Qutub Minar- The Secret Behind It.
Qutub Minar is a minaret and “victory tower” that forms part of the Qutb complex, a UNESCO World Heritage Site in the Mehrauli area of New Delhi, India. The height of Qutb Minar is 72.5 meters, making it the tallest minaret in the world built of bricks. It contains a spiral staircase of 379 steps.
The Story Behind Qutub Minar
Built as a symbol of victory for Muslim invaders over the Hindu land, Qutub Minar served as a victory tower when Muhammad Ghori took over the Rajput king, Prithviraj Chauhan, in 1192. Later Ghori’s viceroy, Qutb-ud-din Aibak, who went on to become the first ruler of the Mamluk dynasty began the construction of Qutub Minar. The minar has endured the forces of nature and time. It is said to be struck by lightning in 1368, which damaged its top storey, which was later replaced by the existing two floors by Firoz Shah Tughlaq. Then in 1803, an earthquake jolted the minaret and the then major in the British Indian Army, Robert Smith renovated the tower in 1828 and even installed a cupola over the fifth floor which added another storey to the tower. But in 1848 then Governor General of India, Viscount Hardinge instructed to take down the cupola and place it at the ground level to the east of Qutub Minar where it exists even today and known as Smith’s Folly. This is one of the reasons why the structure has a varied architectural facade ranging from the time of Aibak to that of the Tughlaq dynasty.
Qutub Minar has taken architectural and design influences from Minaret of Jam in Afghanistan. The lotus borders carvings, garlands and looped bells were incorporated from the local sensibilities. The tower has five tapering storeys superposing with a spiralling staircase of 379 steps. The lower three storeys consist of cylindrical hilts of red sandstone, separated by rims and balconies, with Muqarna truss. The fourth column is made of marble and the fifth is built of marble and sandstone with engravings of Quranic texts and decorative motifs. There are inscriptions in Nagari and Parso-Arabic characters on the walls of Qutub Minar which document its construction and reconstructions by Tughluq and Sikandar Lodi between 1381-1517.
The minar is said to be tilting about 65 cm from the vertical but is considered safe with the experts wanting constant monitoring so that the rainwater seepage doesn’t affect its base. Back in the day and even today Qutub Minar stands as an inspiration for several towers and minarets built after it.
- It is the tallest minaret building in the world.
The height of Qutub Minar is 72.5 metres. There are 379 stairs inside the tower, which lead to the top. The diameter of Qutub Minar is 14.32 metres at the base and 2.75 metres at the top.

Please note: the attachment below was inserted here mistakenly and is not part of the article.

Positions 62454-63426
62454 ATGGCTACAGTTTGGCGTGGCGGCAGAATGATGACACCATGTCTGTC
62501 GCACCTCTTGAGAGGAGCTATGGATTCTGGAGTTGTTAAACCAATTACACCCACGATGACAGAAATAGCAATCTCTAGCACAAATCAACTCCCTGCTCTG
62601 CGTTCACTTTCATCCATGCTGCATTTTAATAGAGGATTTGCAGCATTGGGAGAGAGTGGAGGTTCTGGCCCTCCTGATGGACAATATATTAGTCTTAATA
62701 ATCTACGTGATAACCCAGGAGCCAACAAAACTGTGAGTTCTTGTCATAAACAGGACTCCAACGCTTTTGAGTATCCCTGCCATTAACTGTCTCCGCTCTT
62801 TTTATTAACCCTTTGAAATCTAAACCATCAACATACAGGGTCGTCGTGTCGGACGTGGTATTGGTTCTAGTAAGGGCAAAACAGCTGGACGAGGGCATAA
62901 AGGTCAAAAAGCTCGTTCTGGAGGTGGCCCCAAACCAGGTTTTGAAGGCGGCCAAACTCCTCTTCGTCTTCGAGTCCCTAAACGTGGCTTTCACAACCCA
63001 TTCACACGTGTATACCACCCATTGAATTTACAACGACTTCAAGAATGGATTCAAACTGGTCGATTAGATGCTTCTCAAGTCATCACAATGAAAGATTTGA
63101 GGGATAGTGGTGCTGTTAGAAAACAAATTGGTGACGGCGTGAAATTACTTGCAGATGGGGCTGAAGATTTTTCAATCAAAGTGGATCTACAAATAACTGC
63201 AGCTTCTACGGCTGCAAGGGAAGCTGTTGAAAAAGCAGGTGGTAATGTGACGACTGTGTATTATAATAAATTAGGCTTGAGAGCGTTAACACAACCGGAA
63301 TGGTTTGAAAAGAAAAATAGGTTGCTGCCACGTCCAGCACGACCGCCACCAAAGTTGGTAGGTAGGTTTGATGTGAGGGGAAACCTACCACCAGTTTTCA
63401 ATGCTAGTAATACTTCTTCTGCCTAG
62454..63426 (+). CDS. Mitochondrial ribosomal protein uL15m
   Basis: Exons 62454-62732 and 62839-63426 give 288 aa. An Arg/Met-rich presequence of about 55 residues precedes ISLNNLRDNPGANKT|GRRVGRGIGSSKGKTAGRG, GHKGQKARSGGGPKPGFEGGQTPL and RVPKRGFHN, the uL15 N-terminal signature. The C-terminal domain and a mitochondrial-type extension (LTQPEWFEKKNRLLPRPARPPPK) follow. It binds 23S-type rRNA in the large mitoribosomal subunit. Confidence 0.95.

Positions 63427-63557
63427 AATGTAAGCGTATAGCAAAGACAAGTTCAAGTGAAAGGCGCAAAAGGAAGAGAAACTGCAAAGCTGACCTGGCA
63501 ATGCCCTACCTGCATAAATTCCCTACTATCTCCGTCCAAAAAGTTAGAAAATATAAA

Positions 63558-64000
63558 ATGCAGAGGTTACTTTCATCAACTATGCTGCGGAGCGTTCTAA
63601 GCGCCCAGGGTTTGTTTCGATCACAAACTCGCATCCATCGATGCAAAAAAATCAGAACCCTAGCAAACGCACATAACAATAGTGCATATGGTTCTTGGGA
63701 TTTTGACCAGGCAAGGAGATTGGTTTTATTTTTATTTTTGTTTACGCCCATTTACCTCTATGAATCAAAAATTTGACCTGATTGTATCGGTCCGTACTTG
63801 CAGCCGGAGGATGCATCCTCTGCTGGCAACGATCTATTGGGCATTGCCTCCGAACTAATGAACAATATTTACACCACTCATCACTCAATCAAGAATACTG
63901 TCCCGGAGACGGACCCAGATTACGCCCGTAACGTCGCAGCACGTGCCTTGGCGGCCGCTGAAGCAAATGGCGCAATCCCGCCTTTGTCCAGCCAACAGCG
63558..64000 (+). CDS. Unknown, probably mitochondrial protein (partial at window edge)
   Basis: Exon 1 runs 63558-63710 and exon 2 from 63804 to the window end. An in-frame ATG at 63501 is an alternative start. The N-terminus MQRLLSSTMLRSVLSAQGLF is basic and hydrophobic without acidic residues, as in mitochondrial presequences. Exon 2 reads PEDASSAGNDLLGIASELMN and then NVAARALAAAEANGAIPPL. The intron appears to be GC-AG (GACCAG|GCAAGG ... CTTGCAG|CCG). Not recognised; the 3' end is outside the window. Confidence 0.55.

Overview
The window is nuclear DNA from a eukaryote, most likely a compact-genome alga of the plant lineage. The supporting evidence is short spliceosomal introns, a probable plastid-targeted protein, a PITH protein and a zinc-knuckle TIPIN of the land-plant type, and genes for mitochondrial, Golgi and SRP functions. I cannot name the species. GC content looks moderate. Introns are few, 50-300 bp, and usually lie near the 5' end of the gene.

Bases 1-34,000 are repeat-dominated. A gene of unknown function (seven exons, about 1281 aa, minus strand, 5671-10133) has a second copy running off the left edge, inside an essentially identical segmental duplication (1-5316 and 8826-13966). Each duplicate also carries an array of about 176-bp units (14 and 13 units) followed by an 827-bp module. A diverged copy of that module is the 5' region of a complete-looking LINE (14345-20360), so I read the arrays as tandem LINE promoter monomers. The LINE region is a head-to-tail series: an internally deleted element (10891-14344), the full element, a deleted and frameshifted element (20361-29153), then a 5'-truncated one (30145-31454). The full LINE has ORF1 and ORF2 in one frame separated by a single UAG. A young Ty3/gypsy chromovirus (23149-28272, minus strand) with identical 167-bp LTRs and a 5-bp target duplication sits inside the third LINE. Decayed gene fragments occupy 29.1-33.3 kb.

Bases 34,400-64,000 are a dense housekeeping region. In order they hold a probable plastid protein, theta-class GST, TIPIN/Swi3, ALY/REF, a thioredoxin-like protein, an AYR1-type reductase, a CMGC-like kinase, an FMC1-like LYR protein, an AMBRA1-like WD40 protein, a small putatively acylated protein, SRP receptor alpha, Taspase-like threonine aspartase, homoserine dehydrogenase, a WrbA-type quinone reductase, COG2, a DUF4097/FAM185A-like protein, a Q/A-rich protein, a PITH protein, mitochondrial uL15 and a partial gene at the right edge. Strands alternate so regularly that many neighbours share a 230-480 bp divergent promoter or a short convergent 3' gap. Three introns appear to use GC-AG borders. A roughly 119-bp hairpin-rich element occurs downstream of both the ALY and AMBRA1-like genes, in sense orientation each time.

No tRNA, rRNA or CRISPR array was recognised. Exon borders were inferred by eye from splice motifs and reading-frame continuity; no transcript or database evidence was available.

- It is surrounded by historical monuments.
The Qutub Minar is surrounded by several great historical monuments and all of them together are referred to as “Qutb Complex”. The complex includes: Iron Pillar of Delhi, Quwwat-ul-Islam Mosque, Alai Darwaza, the Tomb of Iltutmish, Alai Minar, Ala-ud-din’s Madrasa and Tomb, the Tomb of Imam Zamin, Major Smith’s Cupola and Sanderson’s Sundial.
Before 1974, the general public was allowed to access the top of the minar. On December 4, 1981, 45 people were killed in a stampede that followed an electricity failure that plunged the tower’s staircase into darkness. Consequently, public access to the inside of the tower has been banned.
- The almost foray into Bollywood
Bollywood actor and director Dev Anand wanted to shoot the song ‘Dil Ka Bhanwar Kare Pukar’ but the cameras were too big to fit inside the tower’s narrow passage, and the song was shot inside a replica of the tower instead.
- Quwwat-ul-Islam Masjid
Just near Qutub Minar stands the first ever mosque to be built in India. The name of this mosque translates to “The Might of Islam Mosque” in English. This building symbolises the ascendance of one religious power over another. The original mosque was built on the foundations of a Hindu temple and the essence of it can be seen when you visit.
- Dreams too big to be true
Ala-ud-din Khilji aimed to build a second tower exactly like the Qutub Minar, but twice as high. At the time of his death, the tower had reached 27 metres and no one agreed to continue his overambitious project. Ala’i Minar, the incomplete tower, stands to the north of the Qutub Minar and the mosque.